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$314 per dead child.  Just $16,374, or $314 for each of the 48 children killed in last month’s collision between a school bus and a train in Assiut, Egypt, would have paid for safety upgrades to the deadly railway crossing.  The 5.5 million Egyptian pounds that was earmarked by the Egyptian government in 2012 to improve railway crossings should have helped prevent this tragedy.  However, the independent media  in Egypt reports  that it has been unable to locate where this money has been spent or find any evidence of any improvement or renovation projects to railways. 

Immediately following the train accident, the Transportation Minister resigned and President Mohamed Morsi initiated an investigation to find the responsible culprit. On the surface, these actions may appear to be sincere steps towards accountability.  However, without further systemic reform that unlocks the doors of secrecy on government spending and administration, these resignations are merely empty symbolic gestures.  To find all those that are responsible for Assiut’s accident and to prevent future loss of life, it is imperative that Egypt adopt freedom of information laws that call for widespread transparency of government spending and transportation safety data and publish such information in a format that is accessible to the Egyptian people. 

Freedom of Information laws (FOIL), also known as access to information or right to information laws, give citizens the right to access all information in the government’s possession, unless there is a compelling reason to prevent disclosure.   FOIL is founded on the democratic presumption that information about the country belongs to the people and that the people should use this information to monitor their elected representatives.   To date, over 90 countries have adopted such laws. 

FOIL has already been successful in informing citizens of unsafe railway conditions and in preventing corrupt and/or improper use of government funds. For example, in India, citizens use the country’s Right to Information Act to identify railway crossings with frequent accidents. The citizens publish this information to inform Indians of high danger crossings and to pressure the government to address unsafe conditions.  In the United States, the federal government automatically publishes investigation reports of major train accidents online that can be accessed by anyone.  Again, this informs the public of the details surrounding train accidents, and allows them to lobby their governments for change if deemed necessary.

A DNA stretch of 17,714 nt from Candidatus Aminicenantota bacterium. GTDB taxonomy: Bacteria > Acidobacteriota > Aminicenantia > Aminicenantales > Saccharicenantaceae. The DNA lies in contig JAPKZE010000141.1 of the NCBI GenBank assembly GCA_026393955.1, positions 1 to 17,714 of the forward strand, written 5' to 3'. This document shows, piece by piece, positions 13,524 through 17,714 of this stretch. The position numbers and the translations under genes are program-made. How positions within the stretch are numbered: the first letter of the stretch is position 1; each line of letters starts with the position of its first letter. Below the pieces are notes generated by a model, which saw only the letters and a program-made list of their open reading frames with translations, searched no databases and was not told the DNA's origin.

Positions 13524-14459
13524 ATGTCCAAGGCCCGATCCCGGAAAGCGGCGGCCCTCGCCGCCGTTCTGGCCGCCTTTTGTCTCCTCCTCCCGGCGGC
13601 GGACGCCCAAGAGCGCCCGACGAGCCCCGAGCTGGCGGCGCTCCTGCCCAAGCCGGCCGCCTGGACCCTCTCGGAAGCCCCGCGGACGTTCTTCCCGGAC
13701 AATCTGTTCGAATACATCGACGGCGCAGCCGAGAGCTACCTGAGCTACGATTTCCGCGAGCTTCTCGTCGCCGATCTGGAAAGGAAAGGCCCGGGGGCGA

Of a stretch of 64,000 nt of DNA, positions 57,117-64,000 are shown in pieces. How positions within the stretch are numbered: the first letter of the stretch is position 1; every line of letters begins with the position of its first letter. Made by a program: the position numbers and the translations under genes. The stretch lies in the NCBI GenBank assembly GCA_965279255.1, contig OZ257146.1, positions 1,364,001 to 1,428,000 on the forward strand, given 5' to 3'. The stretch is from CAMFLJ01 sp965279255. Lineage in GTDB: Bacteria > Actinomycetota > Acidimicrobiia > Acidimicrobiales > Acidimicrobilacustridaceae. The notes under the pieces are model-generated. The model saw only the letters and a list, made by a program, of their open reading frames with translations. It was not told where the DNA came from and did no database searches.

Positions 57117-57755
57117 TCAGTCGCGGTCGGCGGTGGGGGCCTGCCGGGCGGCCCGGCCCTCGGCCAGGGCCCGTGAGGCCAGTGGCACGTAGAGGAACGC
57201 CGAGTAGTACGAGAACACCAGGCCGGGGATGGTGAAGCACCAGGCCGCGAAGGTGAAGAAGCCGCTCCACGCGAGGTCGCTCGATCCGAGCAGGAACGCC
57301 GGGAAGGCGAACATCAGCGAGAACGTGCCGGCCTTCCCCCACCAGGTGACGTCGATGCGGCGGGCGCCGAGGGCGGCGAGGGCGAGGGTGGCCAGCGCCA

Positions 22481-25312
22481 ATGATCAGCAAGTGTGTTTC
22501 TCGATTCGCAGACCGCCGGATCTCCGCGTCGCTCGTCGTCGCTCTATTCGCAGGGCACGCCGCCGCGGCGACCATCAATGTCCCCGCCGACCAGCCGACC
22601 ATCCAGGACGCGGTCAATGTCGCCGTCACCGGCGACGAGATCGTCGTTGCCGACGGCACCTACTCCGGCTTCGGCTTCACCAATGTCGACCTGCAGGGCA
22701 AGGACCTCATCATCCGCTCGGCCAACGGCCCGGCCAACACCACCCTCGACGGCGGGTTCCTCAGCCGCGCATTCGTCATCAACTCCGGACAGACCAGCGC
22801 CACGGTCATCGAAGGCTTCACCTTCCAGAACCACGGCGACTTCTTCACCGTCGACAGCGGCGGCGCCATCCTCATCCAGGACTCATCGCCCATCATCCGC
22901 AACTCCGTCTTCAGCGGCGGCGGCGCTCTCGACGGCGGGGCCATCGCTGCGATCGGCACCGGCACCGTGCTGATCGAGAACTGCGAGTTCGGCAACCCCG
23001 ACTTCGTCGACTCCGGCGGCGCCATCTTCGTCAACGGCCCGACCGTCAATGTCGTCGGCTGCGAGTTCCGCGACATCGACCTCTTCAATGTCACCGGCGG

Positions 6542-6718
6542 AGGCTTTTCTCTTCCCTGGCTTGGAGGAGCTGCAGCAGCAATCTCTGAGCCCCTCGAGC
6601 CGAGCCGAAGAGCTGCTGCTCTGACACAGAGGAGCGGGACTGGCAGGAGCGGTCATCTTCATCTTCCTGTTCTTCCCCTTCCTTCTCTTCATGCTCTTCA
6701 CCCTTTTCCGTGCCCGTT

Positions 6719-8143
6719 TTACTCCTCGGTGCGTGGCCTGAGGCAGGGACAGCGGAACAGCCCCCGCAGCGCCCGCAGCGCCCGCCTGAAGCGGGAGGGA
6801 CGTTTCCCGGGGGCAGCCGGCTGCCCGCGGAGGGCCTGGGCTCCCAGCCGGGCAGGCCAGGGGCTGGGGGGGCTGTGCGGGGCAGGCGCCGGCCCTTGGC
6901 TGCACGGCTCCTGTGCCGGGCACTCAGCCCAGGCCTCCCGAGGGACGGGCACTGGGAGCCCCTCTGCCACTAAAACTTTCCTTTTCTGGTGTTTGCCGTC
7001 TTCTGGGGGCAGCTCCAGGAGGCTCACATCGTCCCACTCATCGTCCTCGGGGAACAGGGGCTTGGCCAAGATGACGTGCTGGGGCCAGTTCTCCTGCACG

FOIL laws have also been used in other government sectors to stop the misuse of government funds.  A recent report by the Egyptian American Rule of Law Association, “Freedom of Information: A Cornerstone of Egypt’s Democratic Transition”, outlines how transparency in government spending in Uganda detected and put an end to major corruption in the education sector.  The Ugandan government suspected that local officials were stealing money earmarked for public education.  In response, the government decided to publish the amount of money it gave to schools and required that the schools publish their receipts.  It was then revealed that 80% of the money earmarked for schools never reached the intended recipients.  This prompted school principals and parents of school children to inquire where the money was going.  As a result of these inquiries, less money was stolen and within a few years such corruption was turned on its head; 80% of the funds found its way to the schools.

Currently, Egypt has no freedom of information law.  Shockingly, it actually has several laws preventing the disclosure of information related to government spending.  Moreover, there is no law that ensures that Egyptians will have access to the results of government “investigations” into transportation disasters. 

The good news is that Egypt’s new Constitution does recognize a fundamental right of citizens to access information in the government’s possession.  To give life to this right, Egypt’s next parliament should adopt a robust freedom of information law that guarantees citizen access to spending and safety data.  With more than 5,500 train accidents reported in Egypt between 2007 and 2011, access and monitoring of this information could literally be a matter of life or death.

Kristin Debs is an Egyptian-Canadian lawyer providing consulting and program evaluation services to the non-profit sector and government. Ms. Debs is also a member of the Egyptian American Rule of Law Association (EARLA).